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Under new FCRA rules, grassroot NGOs stare at an uncertain future

NEW DELHI: There is an everyday danger of getting attacked by a tiger or getting washed away, and after they survive all this, they will likely get married off before they are even 15 – that’s how Subhankar Banerjee, founder of SOUL, an NGO in the Sunderbans of West Bengal, describes his struggles working with the children of the community of honey collectors.

It’s taken him five years and several collaborative efforts with other organisations to reach out to the families of the Savar and Santhal tribes in the Sundarbans, and get their children to go to school.

Banerjee runs an ashram that also acts as one of the few schools in this mangrove forest area, promoting the teachings of Swami Vivekananda. His NGO is one of 45 organisations that the Niti Aayog had chosen for Covid-19 outreach in oppressed communities.

However, Banerjee doesn’t know how much longer he can continue his work. The government recently amended the Foreign Contribution (Regulation) Act (FCRA), which, according to him and others, will tighten its grip over NGOs and their funding.

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Vimal Thorat of Dalit Mahila Adhikar Manch says under new rules grass-root organisations will be forced to reduce their staff, bring down the scale of outreach.

The revised FCRA requires NGOs to receive foreign funding only at a designated bank branch in New Delhi, prevents them from transferring foreign grants to other registered NGOs, and applies a mandatory 20% cap on administrative expenses.
“There is a real chance that organisations such as mine can get extinct. Big NGOs such as CRY or SOS might not give us the funds they usually do. NGOs for years have functioned as networks, with smaller ones being supported by the larger, better-funded organisations. Without this networking option, many of the smaller ones will find it difficult to survive,” Banerjee said. “I fail to understand why they would do this when NGOs are really short of funds and donors and CSR (corporate social responsibility) funding too has gone to Covid-19 work.”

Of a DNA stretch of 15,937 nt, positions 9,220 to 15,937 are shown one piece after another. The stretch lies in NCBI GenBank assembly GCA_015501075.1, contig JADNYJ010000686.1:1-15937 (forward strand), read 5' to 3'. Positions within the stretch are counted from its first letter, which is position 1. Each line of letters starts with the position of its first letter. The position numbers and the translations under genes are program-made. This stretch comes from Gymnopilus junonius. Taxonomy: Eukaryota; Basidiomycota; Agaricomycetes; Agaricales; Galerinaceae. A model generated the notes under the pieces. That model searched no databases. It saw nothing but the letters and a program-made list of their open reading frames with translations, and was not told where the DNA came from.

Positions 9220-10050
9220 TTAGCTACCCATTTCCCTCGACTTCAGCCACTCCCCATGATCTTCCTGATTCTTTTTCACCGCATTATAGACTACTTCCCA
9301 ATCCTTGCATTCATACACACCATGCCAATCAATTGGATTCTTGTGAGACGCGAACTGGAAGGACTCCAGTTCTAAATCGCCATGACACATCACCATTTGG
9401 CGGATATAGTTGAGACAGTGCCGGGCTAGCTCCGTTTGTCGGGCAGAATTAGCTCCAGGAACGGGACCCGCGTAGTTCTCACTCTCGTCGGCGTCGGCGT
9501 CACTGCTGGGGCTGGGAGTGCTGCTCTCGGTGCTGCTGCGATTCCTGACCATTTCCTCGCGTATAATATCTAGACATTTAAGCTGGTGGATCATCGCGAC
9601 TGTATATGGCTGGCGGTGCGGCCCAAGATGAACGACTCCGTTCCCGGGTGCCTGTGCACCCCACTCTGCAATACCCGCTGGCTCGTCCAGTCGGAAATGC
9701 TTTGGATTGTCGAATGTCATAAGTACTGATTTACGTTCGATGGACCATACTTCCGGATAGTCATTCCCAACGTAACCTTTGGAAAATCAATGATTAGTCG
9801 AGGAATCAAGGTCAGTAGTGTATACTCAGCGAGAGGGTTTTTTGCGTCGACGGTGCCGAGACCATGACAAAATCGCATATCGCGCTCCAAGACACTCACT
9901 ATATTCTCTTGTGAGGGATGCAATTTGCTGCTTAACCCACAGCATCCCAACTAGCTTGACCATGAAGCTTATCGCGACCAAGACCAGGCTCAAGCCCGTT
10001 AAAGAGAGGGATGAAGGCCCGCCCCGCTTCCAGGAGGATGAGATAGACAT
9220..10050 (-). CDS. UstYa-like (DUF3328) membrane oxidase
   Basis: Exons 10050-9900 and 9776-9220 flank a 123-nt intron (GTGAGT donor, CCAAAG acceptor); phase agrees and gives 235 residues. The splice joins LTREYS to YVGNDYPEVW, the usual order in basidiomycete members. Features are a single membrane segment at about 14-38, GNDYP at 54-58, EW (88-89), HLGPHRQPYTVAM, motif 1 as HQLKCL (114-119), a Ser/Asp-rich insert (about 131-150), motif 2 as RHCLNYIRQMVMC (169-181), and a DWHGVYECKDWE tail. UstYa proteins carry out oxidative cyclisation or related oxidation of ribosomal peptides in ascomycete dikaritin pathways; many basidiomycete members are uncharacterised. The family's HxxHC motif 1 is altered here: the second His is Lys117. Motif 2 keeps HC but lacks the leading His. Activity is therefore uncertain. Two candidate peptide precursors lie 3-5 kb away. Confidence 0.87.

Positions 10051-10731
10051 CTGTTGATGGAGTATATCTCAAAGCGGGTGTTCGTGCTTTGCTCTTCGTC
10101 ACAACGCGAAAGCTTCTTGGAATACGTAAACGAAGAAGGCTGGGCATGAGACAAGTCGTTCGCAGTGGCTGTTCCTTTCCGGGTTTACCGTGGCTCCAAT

Many small NGOs, especially those working with Scheduled Caste and Scheduled Tribe communities, helping couples in inter-caste marriages, implementation of SC/ST (Prevention of Atrocities) Act, reproductive rights and tribal welfare, are of the view that the new FCRA rules will hurt them because they have few donors in India and depend mostly on funds from humans rights organisations abroad.

Experts said that while capping of administrative expenditure is not just legislative overreach, the government has ignored the fact that many NGOs in India are small and don’t have the skill sets to frame proposals to seek their own funding from donors.

Kandasamy Krishnan runs the Foundation for Sustainable Development in Tamil Nadu and Karnataka, employing 37 field workers and 72 volunteers who reach out to tribal communities such as the Irulas, the snake catchers, and ST communities Chenchu, Enadhy and Kadar who live in the hilly areas.

“From training them in basic things like money-counting to facilitating their rehabilitation, as in many cases they are rescued from bonded labour, the kind of work we do requires sustained collaborations with other organisations and the people themselves for years, which will not be possible now under new rules,” he said.

Krishnan, who also works with the National Adivasi Solidarity Council, said the advocacy efforts of NGOs will be the most affected.

“Be it MNREGA (Mahatma Gandhi National Rural Employment Guarantee Act) or RTI (Right to Information) or RTE (Right to Education), NGO activists moved the courts and sought these legislations. Now, with the cap, that level of activism will be curtailed,” he said.

The hardest-hitting restriction is one that prevents an NGO from redistributing the funds it receives to other organisations, even if they are FCRA-compliant, said Vimal Thorat, who founded the All India Dalit Mahila Adhikar Manch.

This curb will lead to a reduction in grassroot-level work, she said, noting that in most rape cases, it is pressure from activists that forces the police to take action, register FIRs and gather evidence for convictions.

Grassroot NGOs function in networks to ensure the safety of victims and their families, pay for lawyers and ensure rehabilitation of families for years, all of which won’t be possible with the reduced cap on administrative funds, Thorat said.